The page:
In FIG. 2, the analytic equipment is schematically shown as including power supply 24, which supplies power to light source 26. Light source 26 may be a white light or produce light in other more limited frequencies, as long as it has a substantial output in the wavelength of interest for the absorption of energy in accordance with the particular chemical of interest. Light from the light source goes to splitter 28, which produces a reference beam 30 and a sample beam 32. The beams may be of equal intensity, although in preferred practice, the reference beam has about 10 percent of the energy delivered into the splitter so that sample beam 32 has about 90 percent of the energy. The beam 30 passes through filter 34, if required by the light source and detector, which passes a narrow band of frequencies around the absorption frequency of interest. The output of filter 34 goes into detector 36, which is an optical-to-electronic transducer which serves as one input to comparator 38.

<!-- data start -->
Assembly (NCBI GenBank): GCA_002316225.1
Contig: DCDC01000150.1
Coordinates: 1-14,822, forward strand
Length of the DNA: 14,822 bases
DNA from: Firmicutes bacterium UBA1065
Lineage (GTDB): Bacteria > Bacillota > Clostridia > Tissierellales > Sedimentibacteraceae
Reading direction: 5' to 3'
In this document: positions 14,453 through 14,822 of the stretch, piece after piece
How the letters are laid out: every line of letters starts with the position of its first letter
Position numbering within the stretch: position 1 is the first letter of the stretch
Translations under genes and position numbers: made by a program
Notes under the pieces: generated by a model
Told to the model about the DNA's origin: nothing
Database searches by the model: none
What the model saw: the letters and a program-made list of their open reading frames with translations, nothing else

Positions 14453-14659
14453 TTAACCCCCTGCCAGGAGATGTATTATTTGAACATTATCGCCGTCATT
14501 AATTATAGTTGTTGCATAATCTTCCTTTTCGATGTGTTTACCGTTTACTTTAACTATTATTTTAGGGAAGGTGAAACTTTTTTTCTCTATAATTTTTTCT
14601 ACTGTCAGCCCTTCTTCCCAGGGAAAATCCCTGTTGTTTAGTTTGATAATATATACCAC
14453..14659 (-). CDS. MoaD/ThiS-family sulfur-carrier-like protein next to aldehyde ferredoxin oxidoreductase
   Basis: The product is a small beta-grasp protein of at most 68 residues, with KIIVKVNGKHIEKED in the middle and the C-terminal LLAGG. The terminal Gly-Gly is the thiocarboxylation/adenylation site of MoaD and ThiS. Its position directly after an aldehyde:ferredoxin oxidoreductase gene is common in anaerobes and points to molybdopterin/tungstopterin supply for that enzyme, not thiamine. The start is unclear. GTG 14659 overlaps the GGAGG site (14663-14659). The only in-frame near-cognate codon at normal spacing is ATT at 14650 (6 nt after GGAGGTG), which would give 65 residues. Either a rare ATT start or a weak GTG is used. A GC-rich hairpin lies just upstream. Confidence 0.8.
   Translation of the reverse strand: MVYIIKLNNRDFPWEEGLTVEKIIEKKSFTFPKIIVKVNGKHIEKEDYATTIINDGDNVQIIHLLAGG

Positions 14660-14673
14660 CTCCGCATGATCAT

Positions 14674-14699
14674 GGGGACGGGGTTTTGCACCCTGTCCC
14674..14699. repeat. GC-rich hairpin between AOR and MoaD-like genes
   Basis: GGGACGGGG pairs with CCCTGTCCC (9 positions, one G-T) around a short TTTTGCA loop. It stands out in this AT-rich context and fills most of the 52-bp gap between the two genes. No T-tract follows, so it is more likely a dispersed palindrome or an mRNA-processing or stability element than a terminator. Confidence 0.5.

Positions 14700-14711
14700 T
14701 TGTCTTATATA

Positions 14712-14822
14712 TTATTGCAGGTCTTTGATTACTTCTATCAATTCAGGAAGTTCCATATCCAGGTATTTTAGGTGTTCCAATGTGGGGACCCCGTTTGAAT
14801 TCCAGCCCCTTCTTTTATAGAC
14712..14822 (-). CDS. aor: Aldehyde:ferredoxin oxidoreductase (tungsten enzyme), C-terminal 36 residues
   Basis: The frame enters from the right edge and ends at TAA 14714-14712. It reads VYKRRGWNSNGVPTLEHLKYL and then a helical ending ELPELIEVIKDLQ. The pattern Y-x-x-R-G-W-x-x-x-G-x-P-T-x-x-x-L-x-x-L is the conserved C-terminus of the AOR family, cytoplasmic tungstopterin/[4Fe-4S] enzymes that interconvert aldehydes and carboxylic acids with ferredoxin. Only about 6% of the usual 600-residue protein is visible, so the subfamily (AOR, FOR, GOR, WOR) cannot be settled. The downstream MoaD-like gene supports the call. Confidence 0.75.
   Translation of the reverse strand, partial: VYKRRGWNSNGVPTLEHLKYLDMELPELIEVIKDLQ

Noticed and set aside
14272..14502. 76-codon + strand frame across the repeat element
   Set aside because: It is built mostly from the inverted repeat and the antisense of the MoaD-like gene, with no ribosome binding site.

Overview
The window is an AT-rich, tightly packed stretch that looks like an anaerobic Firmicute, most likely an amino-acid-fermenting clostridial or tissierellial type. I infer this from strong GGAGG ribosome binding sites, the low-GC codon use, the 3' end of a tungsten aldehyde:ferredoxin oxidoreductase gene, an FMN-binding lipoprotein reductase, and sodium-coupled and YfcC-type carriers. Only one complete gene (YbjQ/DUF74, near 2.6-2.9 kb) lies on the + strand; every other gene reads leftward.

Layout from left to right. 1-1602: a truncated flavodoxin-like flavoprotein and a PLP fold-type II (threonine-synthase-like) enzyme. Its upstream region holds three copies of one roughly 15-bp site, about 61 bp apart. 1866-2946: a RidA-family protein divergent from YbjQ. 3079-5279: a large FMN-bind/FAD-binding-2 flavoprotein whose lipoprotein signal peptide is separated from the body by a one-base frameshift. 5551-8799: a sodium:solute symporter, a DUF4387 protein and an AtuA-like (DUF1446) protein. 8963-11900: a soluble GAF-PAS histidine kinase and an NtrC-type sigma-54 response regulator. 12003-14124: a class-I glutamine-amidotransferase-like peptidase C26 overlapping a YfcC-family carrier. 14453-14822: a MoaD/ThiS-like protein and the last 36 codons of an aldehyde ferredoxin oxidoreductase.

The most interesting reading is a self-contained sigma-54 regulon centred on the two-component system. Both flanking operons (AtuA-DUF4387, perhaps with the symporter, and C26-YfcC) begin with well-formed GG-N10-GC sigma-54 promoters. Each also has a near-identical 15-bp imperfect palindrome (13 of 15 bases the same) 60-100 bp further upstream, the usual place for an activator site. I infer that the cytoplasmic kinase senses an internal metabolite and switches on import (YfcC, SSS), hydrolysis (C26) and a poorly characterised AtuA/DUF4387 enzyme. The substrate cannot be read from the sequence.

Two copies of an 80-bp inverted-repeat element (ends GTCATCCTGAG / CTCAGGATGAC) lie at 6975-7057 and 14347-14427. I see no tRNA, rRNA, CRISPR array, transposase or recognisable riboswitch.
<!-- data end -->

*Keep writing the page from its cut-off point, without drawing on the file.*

Reference beam 30 and sample beam 32 are in optical fibers. The fiber carrying sample beam 32 extends to connector 39. From the connector, the beam is conducted by fiber 40, which extends to and forms a part of optrode 14. More than one connector may be used if the run is long. In this way, the sample beam is transmitted to the optrode.

The signal beam is transmitted in fiber 42 through connector 44 and fiber 46 to filter 48, which again is a narrow band filter which substantially passes only the band of interest, and is preferably of the same spectral qualities as filter 34. Detector 50 converts the optical signal to an electronic signal and delivers the electronic signal to comparator 38. The fibers 40 and 42 make up the fiber optic link 18 from the optrode to the analytical equipment. The output 52 of comparator 38 provides a signal which indicates the concentration of the material in solution being analyzed.